Dialogue on ‘1 Malaysia’: The uses of metadiscourse in ethnopolitical accounting

Richard Buttny, Azirah Hashim

Research output: Contribution to journalArticlepeer-review

4 Scopus citations


A small group of ethnically and religiously diverse Malaysians were assembled to discuss the recent call for ‘1 Malaysia’. Dialogue is widely recognized as a worthwhile communication activity to deal with the differences and issues between peoples. But how does dialogue actually work in practice? In this study, metadiscourse – talk about talk – is used as a resource to get at how participants understand their own discussion, for example, ‘we should have dialogues like this’ or ‘as long as we continue talking and trying to find solutions we have a hope of finding a solution if we don’t talk there won’t be any chance for a solution’. However, there are few instances of such metadiscourse in the over 2-hour discussion. More common are uses of metadiscourse to characterize prior problematic situations or what is needed in the future. Participants use metadiscourse as part of a narrative to give voice to self or other in making an argument about the situation in Malaysia. Participants’ narratives show how ethnicity and religion have become politicized into an ethnopolitical conflict. Most of all of the narratives are of problematic ethnopolitical relations between the Malays and non-Malays. Yet giving voice to these sensitive issues in a mixed group also points to possible solutions and a way forward.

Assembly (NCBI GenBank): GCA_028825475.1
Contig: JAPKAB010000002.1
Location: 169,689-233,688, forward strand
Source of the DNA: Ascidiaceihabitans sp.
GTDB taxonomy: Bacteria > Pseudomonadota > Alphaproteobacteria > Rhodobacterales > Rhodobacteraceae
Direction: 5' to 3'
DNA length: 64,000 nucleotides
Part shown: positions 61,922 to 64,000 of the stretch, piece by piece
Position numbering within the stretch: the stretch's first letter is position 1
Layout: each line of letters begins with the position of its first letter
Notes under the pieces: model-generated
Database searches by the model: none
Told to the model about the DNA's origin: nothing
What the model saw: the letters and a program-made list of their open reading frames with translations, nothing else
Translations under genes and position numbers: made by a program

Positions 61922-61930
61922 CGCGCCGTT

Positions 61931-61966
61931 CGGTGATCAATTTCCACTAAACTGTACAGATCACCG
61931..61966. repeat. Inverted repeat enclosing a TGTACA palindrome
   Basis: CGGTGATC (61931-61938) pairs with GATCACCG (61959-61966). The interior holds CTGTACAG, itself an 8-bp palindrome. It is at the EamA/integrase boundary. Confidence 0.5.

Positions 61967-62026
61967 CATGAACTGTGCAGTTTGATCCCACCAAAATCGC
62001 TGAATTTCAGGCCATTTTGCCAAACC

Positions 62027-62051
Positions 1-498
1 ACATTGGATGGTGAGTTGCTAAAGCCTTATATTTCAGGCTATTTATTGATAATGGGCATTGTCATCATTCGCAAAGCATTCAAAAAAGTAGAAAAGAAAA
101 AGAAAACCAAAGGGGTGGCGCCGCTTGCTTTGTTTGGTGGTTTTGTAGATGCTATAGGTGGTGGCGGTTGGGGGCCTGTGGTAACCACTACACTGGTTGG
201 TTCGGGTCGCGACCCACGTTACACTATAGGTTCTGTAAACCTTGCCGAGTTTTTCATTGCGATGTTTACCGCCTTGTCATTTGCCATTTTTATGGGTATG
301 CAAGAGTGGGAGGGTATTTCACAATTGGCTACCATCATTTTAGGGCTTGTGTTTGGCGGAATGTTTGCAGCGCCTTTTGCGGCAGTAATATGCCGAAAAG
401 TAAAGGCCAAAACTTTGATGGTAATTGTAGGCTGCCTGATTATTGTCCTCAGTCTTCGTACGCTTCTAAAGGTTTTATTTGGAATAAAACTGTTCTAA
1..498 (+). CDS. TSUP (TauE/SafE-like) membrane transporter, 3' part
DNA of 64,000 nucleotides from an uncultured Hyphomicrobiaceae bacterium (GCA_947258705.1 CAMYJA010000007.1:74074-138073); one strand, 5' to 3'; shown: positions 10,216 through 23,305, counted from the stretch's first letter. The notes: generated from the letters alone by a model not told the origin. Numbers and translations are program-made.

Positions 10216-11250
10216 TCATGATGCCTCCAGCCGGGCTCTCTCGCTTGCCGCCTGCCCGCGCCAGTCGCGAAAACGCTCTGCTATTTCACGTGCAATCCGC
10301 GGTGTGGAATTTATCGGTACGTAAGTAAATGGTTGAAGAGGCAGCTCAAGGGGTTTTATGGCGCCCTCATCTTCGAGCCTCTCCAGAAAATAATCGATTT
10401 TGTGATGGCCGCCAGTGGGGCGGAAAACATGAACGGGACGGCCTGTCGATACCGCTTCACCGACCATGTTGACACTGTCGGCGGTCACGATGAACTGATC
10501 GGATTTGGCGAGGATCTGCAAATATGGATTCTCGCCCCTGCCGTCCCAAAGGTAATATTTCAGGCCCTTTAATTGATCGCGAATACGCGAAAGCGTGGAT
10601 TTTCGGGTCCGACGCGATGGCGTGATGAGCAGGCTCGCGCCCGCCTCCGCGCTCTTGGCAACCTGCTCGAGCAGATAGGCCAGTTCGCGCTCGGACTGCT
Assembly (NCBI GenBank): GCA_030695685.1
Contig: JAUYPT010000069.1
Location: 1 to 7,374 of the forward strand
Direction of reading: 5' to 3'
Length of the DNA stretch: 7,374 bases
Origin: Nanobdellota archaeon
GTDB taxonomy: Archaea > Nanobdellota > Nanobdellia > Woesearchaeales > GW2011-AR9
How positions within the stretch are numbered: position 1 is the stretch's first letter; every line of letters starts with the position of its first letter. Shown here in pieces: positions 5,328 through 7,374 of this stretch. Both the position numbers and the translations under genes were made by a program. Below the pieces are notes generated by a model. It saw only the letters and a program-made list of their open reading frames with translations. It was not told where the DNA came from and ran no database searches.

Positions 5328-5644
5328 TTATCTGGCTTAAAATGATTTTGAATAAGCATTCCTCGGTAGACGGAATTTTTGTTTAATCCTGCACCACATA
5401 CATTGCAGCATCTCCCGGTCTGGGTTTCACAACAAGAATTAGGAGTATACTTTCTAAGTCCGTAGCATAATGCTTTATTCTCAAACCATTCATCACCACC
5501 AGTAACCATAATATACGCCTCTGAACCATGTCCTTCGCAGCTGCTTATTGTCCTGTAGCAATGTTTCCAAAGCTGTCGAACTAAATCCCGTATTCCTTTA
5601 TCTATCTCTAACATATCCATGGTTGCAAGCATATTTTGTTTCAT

Original languageEnglish (US)
Pages (from-to)147-164
Number of pages18
JournalDiscourse and Society
Issue number2
StatePublished - Mar 24 2015


  • 1 Malaysia
  • Accounting
  • Malaysia
  • accounts
  • dialogue
  • ethnopolitical conflict
  • intercultural dialogue
  • metadiscourse

ASJC Scopus subject areas

  • Communication
  • Language and Linguistics
  • Sociology and Political Science
  • Linguistics and Language


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